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Outlook's nifty for growing Stevenson program
By Ross Forman | Daily Herald Correspondent

Freshman Riley Kirby of Stevenson's varsity swim team.

 

Bob Chwedyk | Staff Photographer

Freshmen Lindsay Pontello, left, and Rebecca Hannon with coach Karl Milkeret of Stevenson's varsity swim team.

 

Bob Chwedyk | Staff Photographer

Freshmen Riley Kirby, left, and Julia Wawer of Stevenson's varsity swim team.

 

Bob Chwedyk | Staff Photographer

Freshman Julia Wawer of Stevenson's varsity swim team.

 

Bob Chwedyk | Staff Photographer

From left, freshman Monica Bodenstab, sophomore Madison Blaydes, and freshman Cheryl Xiang with coach Karl Milkeret of Stevenson's varsity swim team.

 

Bob Chwedyk | Staff Photographer

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Published: 9/16/2010 12:00 AM

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They are the "Nifty Nine" at Stevenson, offering twice the exuberance and yet half the experience.

The perennial power Patriots certainly have a new look this season. With the key word being "new."

Stevenson boasts nine freshmen on its 21-member girls varsity swimming team, the most in coach Karl Milkereit's eight seasons.

"They are a talented group coming in, but the exciting part is the potential they have," Milkereit said. "Each practice they improve, and each meet we have had, they make adjustments and learn from the last meet.

"It is exciting to think about where this group will be in a year or two, and where this group can take the team."

Stevenson captured the third-place trophy at state in 2007. It's the only state trophy the program has won.

"We would like to add a few more while we have this class here at Stevenson," Milkereit said.

Milkereit's run at Stevenson also has featured three sectional titles and three conference titles. The Nifty Nine want a state title next.

Confidence isn't lacking.

"With all nine of us as juniors and seniors, we'll likely be first in the state. We'll be a really hard team to compete against," said Riley Kirby, 14, who lives in Long Grove and competes in the backstroke and sprint freestyle.

Kirby is joined in the Stevenson pool by classmates Julia Wawer, Rebecca Hannon, Cheryl Xiang, Tina Tian, Isabella Tomassetti, Julianna Holzer, Lindsay Pontello and Leah Bloodgood.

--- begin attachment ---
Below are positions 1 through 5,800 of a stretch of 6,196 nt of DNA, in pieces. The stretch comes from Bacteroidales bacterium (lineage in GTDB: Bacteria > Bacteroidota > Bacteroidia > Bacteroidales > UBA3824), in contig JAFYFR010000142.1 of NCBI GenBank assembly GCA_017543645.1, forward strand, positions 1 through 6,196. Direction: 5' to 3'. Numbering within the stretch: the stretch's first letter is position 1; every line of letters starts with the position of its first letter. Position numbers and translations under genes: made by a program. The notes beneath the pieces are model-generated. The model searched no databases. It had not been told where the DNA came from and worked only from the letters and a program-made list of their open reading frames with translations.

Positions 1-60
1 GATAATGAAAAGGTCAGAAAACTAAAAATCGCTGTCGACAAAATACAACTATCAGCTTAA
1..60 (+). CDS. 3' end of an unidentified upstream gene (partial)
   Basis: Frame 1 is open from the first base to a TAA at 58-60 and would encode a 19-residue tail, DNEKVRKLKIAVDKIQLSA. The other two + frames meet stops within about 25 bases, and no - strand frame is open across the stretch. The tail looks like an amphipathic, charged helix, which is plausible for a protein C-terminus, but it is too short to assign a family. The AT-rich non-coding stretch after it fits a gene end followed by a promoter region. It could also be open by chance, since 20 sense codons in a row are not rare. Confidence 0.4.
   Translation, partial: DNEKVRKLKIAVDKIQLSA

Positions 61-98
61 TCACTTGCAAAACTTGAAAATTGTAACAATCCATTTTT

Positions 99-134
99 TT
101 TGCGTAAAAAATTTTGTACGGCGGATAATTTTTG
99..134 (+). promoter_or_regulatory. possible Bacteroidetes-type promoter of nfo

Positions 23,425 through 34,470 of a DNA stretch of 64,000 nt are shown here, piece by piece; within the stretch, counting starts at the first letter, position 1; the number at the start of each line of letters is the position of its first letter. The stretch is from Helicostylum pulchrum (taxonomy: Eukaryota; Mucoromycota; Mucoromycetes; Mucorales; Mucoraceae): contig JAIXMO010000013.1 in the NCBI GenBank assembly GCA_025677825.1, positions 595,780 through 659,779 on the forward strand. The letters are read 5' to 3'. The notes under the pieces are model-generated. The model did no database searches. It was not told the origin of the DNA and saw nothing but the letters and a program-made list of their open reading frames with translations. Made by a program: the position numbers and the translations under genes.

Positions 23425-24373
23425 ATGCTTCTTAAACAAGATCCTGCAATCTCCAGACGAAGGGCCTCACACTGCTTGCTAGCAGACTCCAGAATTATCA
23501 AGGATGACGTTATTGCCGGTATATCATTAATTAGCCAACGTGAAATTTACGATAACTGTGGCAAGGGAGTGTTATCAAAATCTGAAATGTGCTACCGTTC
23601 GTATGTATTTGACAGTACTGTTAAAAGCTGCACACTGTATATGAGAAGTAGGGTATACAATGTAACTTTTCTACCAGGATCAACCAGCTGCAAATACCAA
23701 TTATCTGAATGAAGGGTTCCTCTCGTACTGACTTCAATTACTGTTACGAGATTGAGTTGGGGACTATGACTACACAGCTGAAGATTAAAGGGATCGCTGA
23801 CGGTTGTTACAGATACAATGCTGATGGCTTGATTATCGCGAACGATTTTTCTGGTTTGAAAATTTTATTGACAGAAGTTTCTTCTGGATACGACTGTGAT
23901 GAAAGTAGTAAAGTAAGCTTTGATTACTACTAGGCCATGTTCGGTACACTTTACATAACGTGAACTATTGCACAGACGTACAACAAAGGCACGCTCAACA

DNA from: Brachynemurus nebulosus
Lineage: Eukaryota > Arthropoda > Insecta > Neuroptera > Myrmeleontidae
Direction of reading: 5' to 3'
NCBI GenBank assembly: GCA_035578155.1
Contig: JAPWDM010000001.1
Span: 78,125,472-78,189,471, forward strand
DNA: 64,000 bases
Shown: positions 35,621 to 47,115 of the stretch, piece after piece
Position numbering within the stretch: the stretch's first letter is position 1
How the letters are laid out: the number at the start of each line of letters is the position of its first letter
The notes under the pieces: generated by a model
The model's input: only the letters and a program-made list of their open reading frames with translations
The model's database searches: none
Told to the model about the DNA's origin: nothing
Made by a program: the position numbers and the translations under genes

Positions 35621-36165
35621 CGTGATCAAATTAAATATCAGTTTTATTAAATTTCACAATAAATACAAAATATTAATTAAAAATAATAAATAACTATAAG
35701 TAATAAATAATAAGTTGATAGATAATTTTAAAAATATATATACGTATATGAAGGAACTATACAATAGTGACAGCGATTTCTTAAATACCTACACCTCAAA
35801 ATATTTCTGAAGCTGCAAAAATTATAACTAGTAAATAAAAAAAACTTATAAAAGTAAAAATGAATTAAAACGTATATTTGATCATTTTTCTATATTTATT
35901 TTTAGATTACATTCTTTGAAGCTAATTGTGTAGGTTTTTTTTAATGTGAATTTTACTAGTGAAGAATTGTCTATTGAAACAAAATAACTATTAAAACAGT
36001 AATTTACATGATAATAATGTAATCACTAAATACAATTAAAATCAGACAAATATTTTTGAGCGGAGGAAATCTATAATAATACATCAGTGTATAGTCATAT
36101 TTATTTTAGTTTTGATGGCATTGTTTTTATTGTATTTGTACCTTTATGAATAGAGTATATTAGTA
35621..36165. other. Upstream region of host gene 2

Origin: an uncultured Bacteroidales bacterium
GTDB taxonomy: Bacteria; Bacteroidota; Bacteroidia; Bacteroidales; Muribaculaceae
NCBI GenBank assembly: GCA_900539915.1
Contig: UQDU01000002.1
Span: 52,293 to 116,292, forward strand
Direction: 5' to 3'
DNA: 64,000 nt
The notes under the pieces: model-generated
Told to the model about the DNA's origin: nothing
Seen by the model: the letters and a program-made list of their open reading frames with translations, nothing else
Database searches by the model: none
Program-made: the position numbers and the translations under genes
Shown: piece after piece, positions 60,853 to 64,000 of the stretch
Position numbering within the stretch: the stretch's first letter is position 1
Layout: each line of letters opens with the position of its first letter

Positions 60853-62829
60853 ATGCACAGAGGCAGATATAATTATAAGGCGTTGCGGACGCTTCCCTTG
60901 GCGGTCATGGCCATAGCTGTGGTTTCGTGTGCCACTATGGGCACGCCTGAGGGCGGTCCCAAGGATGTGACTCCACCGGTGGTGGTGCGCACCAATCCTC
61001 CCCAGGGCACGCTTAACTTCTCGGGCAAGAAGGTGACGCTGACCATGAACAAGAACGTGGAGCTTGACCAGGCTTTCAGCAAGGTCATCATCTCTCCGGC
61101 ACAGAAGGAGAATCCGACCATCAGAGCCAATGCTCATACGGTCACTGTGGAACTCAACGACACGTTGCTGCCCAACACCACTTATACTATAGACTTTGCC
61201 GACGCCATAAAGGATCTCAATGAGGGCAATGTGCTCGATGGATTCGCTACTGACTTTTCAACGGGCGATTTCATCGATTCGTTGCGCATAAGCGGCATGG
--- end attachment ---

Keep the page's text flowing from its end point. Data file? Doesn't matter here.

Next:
"Since there are nine of us and we know each other so well since we swim together year-round, we're like sisters," said Wawer, 14, who lives in Vernon Hills and competes in the 100 and 200 freestyles. "We're able to be competitive with each other, but, at the same time, since we're all such good friends, we also cheer each other on and support each other.

"The best part is being able to swim with my friends."

Even for those early morning practices, which aren't yawners.

"Waking up so early in the morning (for practice) is worth it because you get to be with your friends and do what you like to do," said Wawer, admittedly the overly optimistic one of the bunch, who is almost always cheering and smiling, even at the 5:30 a.m. practices.

The Nifty Nine often are together away from the pool as well. They hang out and hold "freshmen parties," Wawer said, where they talk carefree, play games and just have fun. That includes plenty of rounds of Apples To Apples, their current favorite game.

Wawer said her swimming so far this season has been good so far.

"I'm right where I want to be and think I will get faster as the season goes on," Wawer said.

Kirby also is pleased with her performances so far.

"I've been swimming better than I thought I would," Kirby said. "Practice has been much harder than I thought it would be, though. There's a lot of competition because everyone wants to do well. So everyone is really competing in practice and in meets."

That includes everyone on the team, not just the Nifty Nine, because, well, "no one wants to get passed up by a freshman," Kirby said, laughing.

"This season has been a blast, better than I expected, much more exciting."